• Conflicting outcomes suggest that, when a person doesn't obtain a desired change, this occurs because he or she has good reasons for not achieving those changes. To achieve a goal without first taking care of conflicting outcomes may create harm. With this pattern we can check for ecology.

• Present state outcomes assume that every behavior/response has some useful function. Since this function will work in a unique way for each person, it becomes important to identify and preserve this function when making a change. So we ask, "What will I (or you) lose with this change, belief, or behavior?"

• Questionable presuppositions imply that sometimes change does not occur because it does not fit with either the person's external or internal reality. When we want to change something, we should also examine the presuppositions behind that desire. Frequently people ask for motivation to get more done, when what they really need may involve a better way to decide whether they should do the thing in the first place.

Ecology Checks to Make

• Incongruence. Do we (or others) respond congruently when thinking about making a change? Watch and listen for incon-gruent responses as the person describes or experiences the desired outcome. If he or she responds incongruently, then explore one of the following three questions:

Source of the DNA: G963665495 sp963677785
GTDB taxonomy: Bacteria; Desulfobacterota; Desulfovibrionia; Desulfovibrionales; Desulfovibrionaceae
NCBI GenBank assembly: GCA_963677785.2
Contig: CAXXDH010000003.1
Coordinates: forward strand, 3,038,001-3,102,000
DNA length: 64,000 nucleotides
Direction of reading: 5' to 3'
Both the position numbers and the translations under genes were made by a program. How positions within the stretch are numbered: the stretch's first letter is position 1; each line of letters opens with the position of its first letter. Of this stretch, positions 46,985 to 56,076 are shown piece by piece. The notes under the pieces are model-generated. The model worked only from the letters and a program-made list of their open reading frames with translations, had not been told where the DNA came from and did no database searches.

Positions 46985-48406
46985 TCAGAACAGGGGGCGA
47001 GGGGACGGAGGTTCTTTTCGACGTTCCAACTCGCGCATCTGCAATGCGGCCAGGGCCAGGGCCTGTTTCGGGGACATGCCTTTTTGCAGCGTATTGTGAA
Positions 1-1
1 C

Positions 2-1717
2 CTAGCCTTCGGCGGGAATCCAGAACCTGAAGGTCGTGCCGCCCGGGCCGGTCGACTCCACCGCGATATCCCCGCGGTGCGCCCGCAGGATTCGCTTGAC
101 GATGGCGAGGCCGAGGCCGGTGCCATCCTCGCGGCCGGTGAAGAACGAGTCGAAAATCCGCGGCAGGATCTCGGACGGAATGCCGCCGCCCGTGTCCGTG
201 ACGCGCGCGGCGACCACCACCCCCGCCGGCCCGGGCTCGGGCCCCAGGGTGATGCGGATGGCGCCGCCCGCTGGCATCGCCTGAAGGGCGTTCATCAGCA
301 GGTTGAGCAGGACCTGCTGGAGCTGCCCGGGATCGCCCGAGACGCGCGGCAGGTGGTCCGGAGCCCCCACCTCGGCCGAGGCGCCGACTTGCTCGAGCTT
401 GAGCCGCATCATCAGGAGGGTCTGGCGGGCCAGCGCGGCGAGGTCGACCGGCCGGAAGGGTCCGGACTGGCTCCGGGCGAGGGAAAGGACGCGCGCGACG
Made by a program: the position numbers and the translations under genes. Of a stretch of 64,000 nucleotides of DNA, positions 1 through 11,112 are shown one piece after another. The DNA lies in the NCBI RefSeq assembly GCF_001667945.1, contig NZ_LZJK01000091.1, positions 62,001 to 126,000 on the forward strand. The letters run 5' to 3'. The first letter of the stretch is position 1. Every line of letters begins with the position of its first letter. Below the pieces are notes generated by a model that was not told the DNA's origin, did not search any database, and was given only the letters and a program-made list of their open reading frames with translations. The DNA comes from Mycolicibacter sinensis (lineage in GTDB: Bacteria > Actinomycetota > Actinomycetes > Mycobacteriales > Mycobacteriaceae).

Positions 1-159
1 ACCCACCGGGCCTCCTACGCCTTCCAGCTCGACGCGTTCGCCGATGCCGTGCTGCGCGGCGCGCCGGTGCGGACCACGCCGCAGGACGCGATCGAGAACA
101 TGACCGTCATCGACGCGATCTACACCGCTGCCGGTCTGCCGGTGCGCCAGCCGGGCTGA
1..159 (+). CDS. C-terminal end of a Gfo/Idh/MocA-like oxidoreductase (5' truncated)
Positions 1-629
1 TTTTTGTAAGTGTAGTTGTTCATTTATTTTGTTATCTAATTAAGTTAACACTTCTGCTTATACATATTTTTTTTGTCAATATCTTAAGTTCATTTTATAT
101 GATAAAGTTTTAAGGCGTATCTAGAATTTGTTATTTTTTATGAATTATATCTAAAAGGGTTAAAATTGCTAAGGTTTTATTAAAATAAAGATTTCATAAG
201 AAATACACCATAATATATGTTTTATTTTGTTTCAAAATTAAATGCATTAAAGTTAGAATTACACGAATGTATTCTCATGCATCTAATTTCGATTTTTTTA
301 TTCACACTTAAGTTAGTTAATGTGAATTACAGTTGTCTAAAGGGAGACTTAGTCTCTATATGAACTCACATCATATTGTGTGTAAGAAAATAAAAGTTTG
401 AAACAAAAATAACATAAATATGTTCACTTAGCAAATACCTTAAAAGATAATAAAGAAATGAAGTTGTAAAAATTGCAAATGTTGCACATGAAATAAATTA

a) Do we (or they) have one or more parts expressing conflicting outcomes?

b) Do we (or they) have a conflicting part that continues to play an active role when we inquire about the desired outcome?

c) Do we have sufficient sensory acuity to detect the incongruence?

• Forecast possible problems. "What problems could arise by the proposed change? Will it get the wanted outcome? What will the person lose by getting the behavior?" (Any gain always involves some loss, even though minor.)

• Deletions. As we gather information, check for anything not mentioned. Have we considered the internal responses, processing, and external behaviors of all other relevant people with respect to the proposed change?

Hypnosis Plain and Simple

Hypnosis Plain and Simple

These techniques will work for stage hypnosis or hypnotherapy, however, they are taught here for information purposes only. After reading this book you will have the knowledge and ability necessary to hypnotise people, but please do not practice hypnosis without first undergoing more intensive study.